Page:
declare victory until the war is won; the final battle, over. I've been
fighting a personal battle with the poison ivy in my backyard for the last
5 years, almost as long as the war on terrorism. Much like that war, I had
no idea I was in the war for the first few years. I was losing battles I had
no idea I was engaged in. I'd go to work after a weekend of gardening and barbequing
in my backyard, and by Tuesday I'd feel tired and beaten, like I had
gotten very old all of a sudden. My face was red and warm. I felt hot and
itchy and tired.
figured it was the sun and the smoke of the barbeque. It was that but what
it mainly was, was the poison. The poison that caused the low-grade fever
and then the rash -- all over my arm or above the eyes. Poison Ivy.
Gate to Lou's backyard. So pretty. Where's the
poison ivy? (look below for answer)
There are lots of misconceptions about poison ivy that you can clear up by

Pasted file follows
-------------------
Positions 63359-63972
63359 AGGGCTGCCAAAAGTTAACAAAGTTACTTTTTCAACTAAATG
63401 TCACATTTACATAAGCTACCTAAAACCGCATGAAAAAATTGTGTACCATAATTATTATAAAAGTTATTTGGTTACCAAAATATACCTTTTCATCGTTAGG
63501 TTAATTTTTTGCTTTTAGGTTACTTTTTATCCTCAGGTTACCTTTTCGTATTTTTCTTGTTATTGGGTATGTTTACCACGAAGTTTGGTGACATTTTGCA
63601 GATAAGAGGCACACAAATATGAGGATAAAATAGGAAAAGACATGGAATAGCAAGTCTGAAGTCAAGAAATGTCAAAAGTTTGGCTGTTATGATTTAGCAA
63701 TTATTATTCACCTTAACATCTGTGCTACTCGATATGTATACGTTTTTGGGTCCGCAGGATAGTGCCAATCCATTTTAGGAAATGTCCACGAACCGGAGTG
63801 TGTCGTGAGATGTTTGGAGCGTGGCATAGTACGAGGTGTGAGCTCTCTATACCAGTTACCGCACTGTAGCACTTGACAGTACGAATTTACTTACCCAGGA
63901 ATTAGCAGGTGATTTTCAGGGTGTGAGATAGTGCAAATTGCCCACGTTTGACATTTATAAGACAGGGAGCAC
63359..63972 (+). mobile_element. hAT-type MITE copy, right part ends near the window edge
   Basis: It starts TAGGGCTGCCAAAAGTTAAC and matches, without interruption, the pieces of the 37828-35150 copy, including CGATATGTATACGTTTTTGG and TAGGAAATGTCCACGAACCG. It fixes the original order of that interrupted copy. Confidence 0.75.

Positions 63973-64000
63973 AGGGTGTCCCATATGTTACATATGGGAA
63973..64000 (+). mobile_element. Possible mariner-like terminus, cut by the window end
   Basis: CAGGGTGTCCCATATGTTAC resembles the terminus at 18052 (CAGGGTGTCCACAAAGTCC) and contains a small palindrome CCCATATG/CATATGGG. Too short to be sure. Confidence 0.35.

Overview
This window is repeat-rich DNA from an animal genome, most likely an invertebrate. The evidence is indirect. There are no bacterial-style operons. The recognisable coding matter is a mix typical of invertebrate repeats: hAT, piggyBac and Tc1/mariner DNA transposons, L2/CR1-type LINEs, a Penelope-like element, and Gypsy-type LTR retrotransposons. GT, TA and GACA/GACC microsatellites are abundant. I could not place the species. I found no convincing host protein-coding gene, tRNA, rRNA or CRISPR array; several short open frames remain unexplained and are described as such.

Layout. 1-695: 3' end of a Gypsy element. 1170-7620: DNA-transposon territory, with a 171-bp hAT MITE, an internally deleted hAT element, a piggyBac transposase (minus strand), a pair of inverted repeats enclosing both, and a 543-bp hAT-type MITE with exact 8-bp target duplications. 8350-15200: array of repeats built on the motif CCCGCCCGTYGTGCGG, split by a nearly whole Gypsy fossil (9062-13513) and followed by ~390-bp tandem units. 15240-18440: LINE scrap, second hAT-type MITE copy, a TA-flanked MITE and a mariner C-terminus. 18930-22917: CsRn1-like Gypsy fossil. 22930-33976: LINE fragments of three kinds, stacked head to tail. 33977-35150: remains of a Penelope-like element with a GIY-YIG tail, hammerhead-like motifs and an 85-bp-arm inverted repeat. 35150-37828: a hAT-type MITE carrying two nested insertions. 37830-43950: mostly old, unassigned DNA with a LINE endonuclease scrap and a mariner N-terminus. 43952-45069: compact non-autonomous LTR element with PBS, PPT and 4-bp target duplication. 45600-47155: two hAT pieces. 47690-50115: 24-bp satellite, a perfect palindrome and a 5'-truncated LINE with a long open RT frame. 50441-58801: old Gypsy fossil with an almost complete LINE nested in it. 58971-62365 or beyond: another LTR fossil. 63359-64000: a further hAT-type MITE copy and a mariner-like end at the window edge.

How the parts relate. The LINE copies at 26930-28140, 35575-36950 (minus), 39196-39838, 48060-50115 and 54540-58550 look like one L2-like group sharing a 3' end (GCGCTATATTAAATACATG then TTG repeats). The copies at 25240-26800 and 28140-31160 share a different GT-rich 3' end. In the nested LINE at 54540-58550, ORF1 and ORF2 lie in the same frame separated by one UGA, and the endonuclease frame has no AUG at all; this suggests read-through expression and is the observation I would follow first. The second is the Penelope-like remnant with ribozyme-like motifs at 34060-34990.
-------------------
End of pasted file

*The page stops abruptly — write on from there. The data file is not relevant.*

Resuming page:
doing a quick internet search. For example, it's not called poison ivy
because the rash seems to crawl up different parts of your body like an
ivy vine -- it just takes two days generally for your skin to react to the
poisonous oil that you get from brushing against the ivy. If you get it on
your hands and then itch your ass, you'll have a poison ivy reaction on
your ass. (Luckily I've never had a poison ivy reaction on my ass.)
The oil wears away the first day or so -- during that time you could
conceivably give the poison ivy to someone else if the oil is on your
hands or another part of your body that someone rubs up against. If the